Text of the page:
Find this resource:

  • Carr, Patrick. 2005. Clean streets: Controlling crime, maintaining order, and building community action. New York: New York Univ. Press.

    Save Citation »Export Citation »E-mail Citation »

    Describes how patterns of community self-regulation are defined by partnerships between community organizations and formal institutions that are triggered by local events.

    Find this resource:

  • Oberwittler, Dietrich. 2004. A multilevel analysis of neighbourhood contextual effects on serious juvenile offending. European Journal of Criminology 2:201–235.

    Save Citation »Export Citation »E-mail Citation »

    Examines the association between “neighborhood effects” and serious offending by adolescents in Germany. Relying on a series of multilevel models based on administrative data and self-reports, authors find empirical support for both subcultural and social disorganization theories.

    Find this resource:

  • Osgood, D. Wayne, and Jeff M. Chambers. 2000. Social disorganization outside the metropolis. Criminology 38:81–115.

    Save Citation »Export Citation »E-mail Citation »

    Authors find support for the link between structural socioeconomic factors and juvenile delinquency in a sample of nonmetropolitan counties. No intervening variables were included.

    Find this resource:

  • Taylor, Ralph B. 2001. Breaking away from broken windows. Boulder, CO: Westview.

    Save Citation »Export Citation »E-mail Citation »

    Discusses the theory, research, and implications of studies on disorder and incivilities. Using longitudinal data, it shows that incivilities influence patterns of social integration and crime.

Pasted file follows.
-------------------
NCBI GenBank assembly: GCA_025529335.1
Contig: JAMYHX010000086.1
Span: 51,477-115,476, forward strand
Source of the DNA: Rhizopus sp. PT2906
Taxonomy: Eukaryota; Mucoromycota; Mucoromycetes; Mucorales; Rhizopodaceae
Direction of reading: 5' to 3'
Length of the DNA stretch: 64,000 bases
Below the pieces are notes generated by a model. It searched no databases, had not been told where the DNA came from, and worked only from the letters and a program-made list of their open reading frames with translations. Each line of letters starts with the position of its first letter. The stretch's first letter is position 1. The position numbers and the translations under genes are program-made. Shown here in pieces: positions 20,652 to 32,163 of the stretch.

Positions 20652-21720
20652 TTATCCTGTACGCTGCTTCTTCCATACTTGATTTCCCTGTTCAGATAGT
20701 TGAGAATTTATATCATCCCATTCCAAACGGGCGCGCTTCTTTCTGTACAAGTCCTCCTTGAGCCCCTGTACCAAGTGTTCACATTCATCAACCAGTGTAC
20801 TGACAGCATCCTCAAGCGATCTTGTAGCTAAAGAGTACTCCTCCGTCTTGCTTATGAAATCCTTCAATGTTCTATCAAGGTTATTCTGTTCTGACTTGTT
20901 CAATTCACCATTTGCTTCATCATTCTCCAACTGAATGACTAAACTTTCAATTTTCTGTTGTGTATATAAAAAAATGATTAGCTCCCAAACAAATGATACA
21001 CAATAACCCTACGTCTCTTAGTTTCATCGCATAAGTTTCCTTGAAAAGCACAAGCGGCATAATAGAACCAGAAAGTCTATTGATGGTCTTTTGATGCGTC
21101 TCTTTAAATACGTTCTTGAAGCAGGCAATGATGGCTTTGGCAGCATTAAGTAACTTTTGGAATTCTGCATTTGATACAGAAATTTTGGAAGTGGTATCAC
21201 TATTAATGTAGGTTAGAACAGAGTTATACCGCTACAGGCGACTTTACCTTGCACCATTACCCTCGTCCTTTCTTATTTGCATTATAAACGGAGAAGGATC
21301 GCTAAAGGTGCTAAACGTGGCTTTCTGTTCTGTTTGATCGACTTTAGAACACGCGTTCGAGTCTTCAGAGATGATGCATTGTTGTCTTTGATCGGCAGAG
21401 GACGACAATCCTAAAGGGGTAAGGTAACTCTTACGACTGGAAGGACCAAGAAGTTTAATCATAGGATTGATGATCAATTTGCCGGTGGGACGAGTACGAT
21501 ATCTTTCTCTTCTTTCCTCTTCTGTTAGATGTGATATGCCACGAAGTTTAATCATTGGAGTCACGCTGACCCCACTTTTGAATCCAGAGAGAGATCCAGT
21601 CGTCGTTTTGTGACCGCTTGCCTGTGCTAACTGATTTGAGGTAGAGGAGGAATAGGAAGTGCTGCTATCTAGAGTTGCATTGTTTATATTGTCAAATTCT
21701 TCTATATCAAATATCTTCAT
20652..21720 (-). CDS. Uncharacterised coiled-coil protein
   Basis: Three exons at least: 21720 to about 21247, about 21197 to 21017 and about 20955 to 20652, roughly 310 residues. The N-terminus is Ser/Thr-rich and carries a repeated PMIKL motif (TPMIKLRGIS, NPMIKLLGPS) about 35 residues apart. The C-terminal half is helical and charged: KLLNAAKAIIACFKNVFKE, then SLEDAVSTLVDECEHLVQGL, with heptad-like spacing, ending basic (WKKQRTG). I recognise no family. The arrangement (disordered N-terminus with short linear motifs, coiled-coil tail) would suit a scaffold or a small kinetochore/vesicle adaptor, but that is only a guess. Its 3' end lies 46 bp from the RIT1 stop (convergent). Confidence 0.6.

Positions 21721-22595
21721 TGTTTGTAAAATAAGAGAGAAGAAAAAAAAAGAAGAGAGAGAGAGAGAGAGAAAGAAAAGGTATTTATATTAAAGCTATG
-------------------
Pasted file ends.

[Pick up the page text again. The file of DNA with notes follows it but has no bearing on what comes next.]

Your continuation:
Find this resource:

  • Van Wilsem, Johan, Karin Wittebrood, and Nan Dirk de Graaf. 2006. Socioeconomic dynamics of neighborhoods and the risk of crime victimization: A multilevel study of improving declining and stable areas in the Netherlands. Social Problems 53:226–247.

    DOI: 10.1525/sp.2006.53.2.226Save Citation »Export Citation »E-mail Citation »

    Authors find that improvements in socioeconomic conditions of neighborhoods increase the likelihood of victimization because of higher rates of residential turnover. Available online.

    Find this resource:

  • Venkatesh, Suddhir A. 2002. American project: The rise and fall of a modern ghetto. Cambridge, MA: Harvard Univ. Press.

    Save Citation »Export Citation »E-mail Citation »

    Ethnography focusing on the history and mobilization of social control in public housing. Highlights the role of gangs as regulators of public spaces in the absence of formal institutions.

    Find this resource:

  • Wikström, Per-Olof. 1998. Communities and crime. In The handbook of crime and punishment. Edited by Michael Tonry. New York: Oxford Univ. Press.

    Save Citation »Export Citation »E-mail Citation »

    Reviews the literature on community factors influencing offending behavior. Focuses on contributions linked to social disorganization and routine activities theories. Develops a framework for the integration of these two approaches emphasizing the micro–macro interactions generated by the intersection of “community routines” and structural socioeconomic factors.

    Find this resource:

LAST MODIFIED: 12/14/2009

DOI: 10.1093/OBO/9780195396607-0008

back to top

Article

Up

Down